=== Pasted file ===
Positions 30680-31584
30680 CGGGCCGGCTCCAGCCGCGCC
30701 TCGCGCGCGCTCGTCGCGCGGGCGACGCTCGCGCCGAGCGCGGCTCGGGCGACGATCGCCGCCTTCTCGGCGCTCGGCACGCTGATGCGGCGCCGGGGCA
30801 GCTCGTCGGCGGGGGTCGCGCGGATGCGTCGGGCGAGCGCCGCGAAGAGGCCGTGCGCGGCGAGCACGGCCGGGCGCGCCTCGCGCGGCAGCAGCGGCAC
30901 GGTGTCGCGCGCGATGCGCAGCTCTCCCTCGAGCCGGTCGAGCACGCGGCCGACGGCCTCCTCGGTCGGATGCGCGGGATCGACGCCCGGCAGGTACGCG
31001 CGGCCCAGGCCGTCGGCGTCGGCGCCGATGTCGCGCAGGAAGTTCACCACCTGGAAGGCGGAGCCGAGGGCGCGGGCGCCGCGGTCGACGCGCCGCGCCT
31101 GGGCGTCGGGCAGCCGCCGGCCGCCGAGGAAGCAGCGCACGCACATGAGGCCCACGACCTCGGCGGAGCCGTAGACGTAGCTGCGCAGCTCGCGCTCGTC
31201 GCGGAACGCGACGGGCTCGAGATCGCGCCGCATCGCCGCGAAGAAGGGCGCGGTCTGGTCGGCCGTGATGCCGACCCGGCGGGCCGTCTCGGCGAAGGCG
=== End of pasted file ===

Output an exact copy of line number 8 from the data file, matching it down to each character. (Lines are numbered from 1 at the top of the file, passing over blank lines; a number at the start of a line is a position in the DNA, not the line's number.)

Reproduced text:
31201 GCGGAACGCGACGGGCTCGAGATCGCGCCGCATCGCCGCGAAGAAGGGCGCGGTCTGGTCGGCCGTGATGCCGACCCGGCGGGCCGTCTCGGCGAAGGCG